A New Venture in 'Creation Science'

Note: This article was originally published as:

William J. Bennetta (1987). "A New Venture in 'Creation Science' by the Foundation for Thought and Ethics." Creation/Evolution Newsletter, 7(6), p. 2. November/December 1987.

Do you recall a fundamentalist outfit called the Foundation for Thought and Ethics? That's right: the one that is hooked up with Norman Geisler and Probe Ministries. And do you recall Austin Analytical Consulting? How about that creationist questionnaire that was mailed last spring to some biology teachers? -- the questionnaire on a letterhead that bore Austin Analytical's name but the Foundation's mailing address. Right. It obviously had been contrived to evoke answers that would suggest, in one way or another, that biology teachers favored creationist doctrines; and you probably thought that the name "Austin Analytical Consulting" was baloney.

In fact, however, there really is an operation called Austin Analytical Consulting. Its proprietor says that its role in the "opinion poll for biology teachers" was only to tabulate results and to suggest how they should be viewed statistically.

The actual polling was done by the Foundation, which wrote the questions, recruited the mailing list, mailed the questionnaires, and received the completed questionnaires that teachers returned. Despite this, the Foundation has been saying that Austin Analytical conducted the poll, after being commissioned by the Foundation to sample teachers' attitudes. The Foundation also has been saying that alleged results of the poll indicate that most teachers would like to bring creationist doctrines into biology classrooms, and that most would welcome a book that would help them to do this.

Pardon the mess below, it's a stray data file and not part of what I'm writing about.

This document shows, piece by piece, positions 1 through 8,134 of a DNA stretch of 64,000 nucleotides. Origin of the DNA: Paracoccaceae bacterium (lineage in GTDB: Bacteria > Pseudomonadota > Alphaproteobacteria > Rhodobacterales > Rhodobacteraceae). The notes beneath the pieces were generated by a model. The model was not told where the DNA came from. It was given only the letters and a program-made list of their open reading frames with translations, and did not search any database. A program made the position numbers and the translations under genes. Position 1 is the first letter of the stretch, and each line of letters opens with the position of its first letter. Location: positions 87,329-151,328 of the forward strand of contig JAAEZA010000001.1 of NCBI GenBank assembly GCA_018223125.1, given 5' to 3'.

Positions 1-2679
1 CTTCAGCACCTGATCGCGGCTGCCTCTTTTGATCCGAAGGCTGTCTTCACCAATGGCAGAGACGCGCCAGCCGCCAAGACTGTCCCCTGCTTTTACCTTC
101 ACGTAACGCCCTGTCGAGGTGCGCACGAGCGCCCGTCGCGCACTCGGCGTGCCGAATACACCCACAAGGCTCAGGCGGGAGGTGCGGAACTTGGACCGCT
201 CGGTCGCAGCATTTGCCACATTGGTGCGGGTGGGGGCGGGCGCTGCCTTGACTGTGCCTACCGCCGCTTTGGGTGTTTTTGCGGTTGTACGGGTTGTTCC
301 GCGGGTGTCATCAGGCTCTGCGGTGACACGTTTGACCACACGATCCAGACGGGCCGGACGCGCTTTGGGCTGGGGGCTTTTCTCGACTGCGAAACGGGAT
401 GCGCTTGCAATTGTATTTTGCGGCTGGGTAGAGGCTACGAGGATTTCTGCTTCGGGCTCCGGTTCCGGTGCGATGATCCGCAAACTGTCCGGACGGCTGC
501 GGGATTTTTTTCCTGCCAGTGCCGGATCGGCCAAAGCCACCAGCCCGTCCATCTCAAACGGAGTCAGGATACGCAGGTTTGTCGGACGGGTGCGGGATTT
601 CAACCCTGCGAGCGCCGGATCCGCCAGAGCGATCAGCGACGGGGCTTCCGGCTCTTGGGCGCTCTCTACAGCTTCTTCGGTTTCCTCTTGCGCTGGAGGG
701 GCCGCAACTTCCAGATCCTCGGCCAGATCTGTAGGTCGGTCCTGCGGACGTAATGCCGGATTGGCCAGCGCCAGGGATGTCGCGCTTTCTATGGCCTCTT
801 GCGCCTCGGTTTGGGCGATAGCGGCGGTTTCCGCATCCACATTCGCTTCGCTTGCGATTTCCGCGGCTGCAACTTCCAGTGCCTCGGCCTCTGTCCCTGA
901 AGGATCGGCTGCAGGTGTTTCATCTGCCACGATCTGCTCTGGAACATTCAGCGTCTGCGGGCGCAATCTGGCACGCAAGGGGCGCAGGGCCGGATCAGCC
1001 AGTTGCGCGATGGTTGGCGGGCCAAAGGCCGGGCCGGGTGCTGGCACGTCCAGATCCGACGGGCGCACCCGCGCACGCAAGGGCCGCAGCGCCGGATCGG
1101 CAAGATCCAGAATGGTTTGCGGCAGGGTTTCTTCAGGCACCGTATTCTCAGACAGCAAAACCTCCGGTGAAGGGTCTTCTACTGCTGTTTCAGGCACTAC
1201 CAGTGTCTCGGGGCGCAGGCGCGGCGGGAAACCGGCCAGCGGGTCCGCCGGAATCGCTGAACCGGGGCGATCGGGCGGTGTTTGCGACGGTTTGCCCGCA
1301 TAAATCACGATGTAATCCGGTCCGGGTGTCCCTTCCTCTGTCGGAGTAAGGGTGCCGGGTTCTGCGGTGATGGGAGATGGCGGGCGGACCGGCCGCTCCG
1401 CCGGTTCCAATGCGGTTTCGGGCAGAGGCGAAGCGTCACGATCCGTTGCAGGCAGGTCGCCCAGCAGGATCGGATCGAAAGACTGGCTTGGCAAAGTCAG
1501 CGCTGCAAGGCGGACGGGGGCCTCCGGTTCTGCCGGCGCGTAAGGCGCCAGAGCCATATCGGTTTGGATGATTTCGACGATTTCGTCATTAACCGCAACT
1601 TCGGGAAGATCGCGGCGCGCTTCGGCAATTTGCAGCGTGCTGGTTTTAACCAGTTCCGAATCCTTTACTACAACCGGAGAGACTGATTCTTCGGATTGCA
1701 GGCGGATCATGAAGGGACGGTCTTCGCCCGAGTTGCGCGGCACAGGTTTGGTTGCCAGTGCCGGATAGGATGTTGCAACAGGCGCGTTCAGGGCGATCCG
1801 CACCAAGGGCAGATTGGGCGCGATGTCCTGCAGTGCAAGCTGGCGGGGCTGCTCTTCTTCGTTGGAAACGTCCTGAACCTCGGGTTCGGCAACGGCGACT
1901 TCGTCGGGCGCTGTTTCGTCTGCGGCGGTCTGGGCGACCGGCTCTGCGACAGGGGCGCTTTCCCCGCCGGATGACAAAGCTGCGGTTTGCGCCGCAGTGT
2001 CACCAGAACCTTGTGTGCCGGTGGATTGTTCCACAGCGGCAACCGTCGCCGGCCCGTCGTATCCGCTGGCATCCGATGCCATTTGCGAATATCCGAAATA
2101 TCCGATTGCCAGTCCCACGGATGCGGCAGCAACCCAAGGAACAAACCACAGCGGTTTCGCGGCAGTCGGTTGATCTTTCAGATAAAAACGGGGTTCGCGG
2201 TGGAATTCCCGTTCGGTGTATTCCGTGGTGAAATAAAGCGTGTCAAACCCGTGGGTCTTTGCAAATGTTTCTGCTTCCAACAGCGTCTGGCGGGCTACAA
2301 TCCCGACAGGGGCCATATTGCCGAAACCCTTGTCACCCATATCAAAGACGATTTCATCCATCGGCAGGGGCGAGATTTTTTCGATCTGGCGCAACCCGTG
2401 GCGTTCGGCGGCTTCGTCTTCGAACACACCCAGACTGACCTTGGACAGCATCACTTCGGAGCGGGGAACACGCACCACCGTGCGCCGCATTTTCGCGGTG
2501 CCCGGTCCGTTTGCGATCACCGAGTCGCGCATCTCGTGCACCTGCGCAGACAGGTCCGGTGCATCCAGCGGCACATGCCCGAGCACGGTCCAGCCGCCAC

The Foundation has been saying all this to book-publishers. The poll apparently was devised to support the Foundation's attempt at inducing respectable publishers to consider issuing a new "creation science" work, Biology and Origins, that exists now as a manuscript. The Foundation wants Biology and Origins to become a schoolbook, and it evidently wants to place the manuscript with a company that has a reputation in educational publishing and that will market Biology and Origins to educators.

The manuscript itself is a collection of the same old stuff, and everything in it has been seen, many times, in other creationist tracts. The stuff has been rigorously sterilized, however: It is not called "creation science," it does not invoke any deity or miracle as such, and it reduces God to an anonymous science-fiction character (called an "intelligence") whose only evident function or aim is to serve as a non-evolutionary agent of "origins." It is blasphemous, it is funny, and it is worth noticing: Creationists will be hawking more of this murky material, now that conventional "creation science" and the very term creation science have been sullied badly in a Supreme Court case.

I have looked into Biology and Origins and into the Foundation's effort to recruit a publisher for it, and I shall send a report for a future issue of C/E N. I think that it will provide some useful insights into creationist thought and ethics, and it will help to answer a question that many of us have been asking: What has Dean Kenyon been doing since he vanished from Little Rock during the Arkansas trial?